5 September 2018

Global Issues to Watch in September

For international politics and the global economy, the past month could have been described as tumultuous, with concerns over the state of the economy and rising geopolitical risk levels mounting.  There were some positive developments last month, notwithstanding.  For example, the economic results for the second quarter that were released in recent weeks showed that most developed economies were continuing to record solid rates of economic growth, most notably the United States.  Likewise, most major Asian economies continued to grow at high rates as Asia continues to embrace its role as the leading driver of global economic growth. 

Despite these positive economic developments, there were still a number of issues that kept policy makers, business leaders and investors awake at night last month.  One issue was the turmoil that erupted in a number of emerging markets in recent weeks, leading to concerns about the collapse of the economies of a number of mid-sized emerging markets.  Likewise, trade tensions persisted, particularly as the United States and China continued to stumble towards a full-blown trade war.  In the United States, President Donald Trump’s legal concerns further raised the level of political uncertainty in the world’s most powerful country.  Finally, last month’s heatwave across the Northern Hemisphere was a powerful reminder that global temperatures continue to trend upwards at an alarming rate.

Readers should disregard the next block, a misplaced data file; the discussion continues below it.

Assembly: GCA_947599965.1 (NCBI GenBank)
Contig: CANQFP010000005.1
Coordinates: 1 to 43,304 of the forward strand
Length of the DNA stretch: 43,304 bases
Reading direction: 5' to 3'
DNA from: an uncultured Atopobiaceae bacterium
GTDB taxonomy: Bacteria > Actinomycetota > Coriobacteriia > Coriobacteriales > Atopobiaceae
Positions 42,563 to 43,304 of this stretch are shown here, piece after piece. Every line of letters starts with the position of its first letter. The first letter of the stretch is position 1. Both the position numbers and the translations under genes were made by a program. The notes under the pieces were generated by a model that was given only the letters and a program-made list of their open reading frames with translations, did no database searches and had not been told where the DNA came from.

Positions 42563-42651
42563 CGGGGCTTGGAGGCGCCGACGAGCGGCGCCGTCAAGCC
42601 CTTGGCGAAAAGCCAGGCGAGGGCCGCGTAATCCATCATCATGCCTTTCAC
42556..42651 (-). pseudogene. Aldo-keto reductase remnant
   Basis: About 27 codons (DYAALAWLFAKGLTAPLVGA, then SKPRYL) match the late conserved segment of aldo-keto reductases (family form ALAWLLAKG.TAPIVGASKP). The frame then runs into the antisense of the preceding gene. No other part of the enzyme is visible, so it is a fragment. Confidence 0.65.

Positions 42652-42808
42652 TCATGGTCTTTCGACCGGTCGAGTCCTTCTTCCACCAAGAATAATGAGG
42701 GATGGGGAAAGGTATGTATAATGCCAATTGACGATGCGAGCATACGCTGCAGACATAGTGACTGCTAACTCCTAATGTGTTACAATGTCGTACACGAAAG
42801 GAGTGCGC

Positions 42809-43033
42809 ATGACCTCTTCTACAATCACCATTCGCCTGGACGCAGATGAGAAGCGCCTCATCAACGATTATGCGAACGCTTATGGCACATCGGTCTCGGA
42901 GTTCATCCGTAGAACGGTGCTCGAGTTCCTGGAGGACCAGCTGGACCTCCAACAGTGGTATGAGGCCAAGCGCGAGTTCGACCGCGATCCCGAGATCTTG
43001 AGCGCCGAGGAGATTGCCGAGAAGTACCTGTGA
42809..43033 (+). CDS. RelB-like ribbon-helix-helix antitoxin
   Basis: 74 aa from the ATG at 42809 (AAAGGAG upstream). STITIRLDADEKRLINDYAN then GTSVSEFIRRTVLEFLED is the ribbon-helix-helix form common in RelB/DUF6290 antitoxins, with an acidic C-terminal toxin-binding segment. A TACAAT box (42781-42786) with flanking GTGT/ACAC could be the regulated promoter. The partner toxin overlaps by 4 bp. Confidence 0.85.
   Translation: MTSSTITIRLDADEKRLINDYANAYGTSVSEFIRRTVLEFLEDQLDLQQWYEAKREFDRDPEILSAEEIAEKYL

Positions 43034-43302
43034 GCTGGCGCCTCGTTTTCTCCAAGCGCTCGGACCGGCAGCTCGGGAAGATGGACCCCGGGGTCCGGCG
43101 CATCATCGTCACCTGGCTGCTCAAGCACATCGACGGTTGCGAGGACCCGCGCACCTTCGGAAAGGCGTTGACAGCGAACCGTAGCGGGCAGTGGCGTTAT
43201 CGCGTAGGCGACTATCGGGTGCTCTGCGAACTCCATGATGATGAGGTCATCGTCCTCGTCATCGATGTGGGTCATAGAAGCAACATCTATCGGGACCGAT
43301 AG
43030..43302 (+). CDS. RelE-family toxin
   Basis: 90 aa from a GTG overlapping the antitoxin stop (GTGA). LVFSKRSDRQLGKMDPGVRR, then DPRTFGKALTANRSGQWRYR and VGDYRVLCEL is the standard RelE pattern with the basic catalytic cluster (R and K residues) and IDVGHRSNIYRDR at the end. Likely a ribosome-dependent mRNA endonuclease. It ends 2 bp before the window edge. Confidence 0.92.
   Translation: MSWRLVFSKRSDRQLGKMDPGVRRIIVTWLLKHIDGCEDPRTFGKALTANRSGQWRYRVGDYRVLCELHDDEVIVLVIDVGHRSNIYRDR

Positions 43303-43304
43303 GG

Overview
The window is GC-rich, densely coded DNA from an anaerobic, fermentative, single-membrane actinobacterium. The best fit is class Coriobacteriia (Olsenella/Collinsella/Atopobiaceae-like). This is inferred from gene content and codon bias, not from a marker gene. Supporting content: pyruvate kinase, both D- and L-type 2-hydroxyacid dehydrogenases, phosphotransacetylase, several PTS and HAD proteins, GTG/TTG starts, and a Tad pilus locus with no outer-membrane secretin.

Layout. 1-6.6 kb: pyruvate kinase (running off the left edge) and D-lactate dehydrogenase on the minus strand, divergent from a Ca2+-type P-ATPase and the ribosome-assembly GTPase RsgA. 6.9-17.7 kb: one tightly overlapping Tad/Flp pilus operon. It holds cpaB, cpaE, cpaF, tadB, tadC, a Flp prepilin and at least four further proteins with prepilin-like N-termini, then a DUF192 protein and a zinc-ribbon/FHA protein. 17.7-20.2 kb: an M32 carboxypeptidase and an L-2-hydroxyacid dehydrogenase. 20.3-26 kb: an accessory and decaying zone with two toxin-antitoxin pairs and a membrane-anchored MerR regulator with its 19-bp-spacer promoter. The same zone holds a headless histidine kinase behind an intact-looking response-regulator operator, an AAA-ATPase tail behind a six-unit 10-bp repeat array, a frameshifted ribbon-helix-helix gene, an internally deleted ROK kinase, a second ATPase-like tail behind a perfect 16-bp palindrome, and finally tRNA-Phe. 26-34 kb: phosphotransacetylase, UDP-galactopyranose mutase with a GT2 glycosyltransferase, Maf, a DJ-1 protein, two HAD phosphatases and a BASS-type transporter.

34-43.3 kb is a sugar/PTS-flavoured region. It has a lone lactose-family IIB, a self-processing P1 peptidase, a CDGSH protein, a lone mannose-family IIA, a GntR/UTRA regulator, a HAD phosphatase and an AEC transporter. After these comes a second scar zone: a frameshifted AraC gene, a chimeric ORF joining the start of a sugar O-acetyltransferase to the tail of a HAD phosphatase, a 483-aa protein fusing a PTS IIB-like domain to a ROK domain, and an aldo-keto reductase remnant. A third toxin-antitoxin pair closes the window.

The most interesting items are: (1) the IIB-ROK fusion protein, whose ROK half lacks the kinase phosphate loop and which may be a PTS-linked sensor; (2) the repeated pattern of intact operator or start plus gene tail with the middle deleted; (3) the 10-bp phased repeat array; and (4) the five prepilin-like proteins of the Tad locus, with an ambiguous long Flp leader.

Here are five issues to watch in September that will have a major impact on the global economy and international security:

  • Emerging Markets in Trouble: The turmoil that has impacted many emerging markets in recent months shows no signs of abating.  In particular, emerging markets that are perceived to be vulnerable to external pressures, particularly those with large current account deficits, will remain under pressure and could be forced to take even more dramatic steps to prop up the flagging values of their currencies.  Among the most vulnerable emerging markets are Venezuela (obviously!), Argentina, Turkey and Iran, each of which has already experienced significant pressure on their currencies.  Should one or more of these emerging markets experience an economic crash, this could lead to a contagion that spreads to other at-risk emerging markets.  Among the other emerging markets at risk are South Africa, Brazil and Pakistan, each of which has good reason to worry about their economic and financial health.
  • NAFTA’s Uncertain Future: The future of NAFTA is likely to be determined in the coming days, with one of the world’s most ambitious free trade agreements clearly in jeopardy.  This follows the recent deal between the United States and Mexico to revamp NAFTA, a deal that has left many questions unanswered regarding NAFTA’s longer-term future.  Now, the US and Canada will meet again to discuss whether or not Canada will follow Mexico’s lead and give in to the Trump Administration’s demands for major changes to NAFTA.  If Ottawa agrees, President Donald Trump will be able to declare victory.  If Canada refuses, its economy could be in for a rough ride as few countries are as dependent upon a single export market for their economic growth as is Canada upon the US market.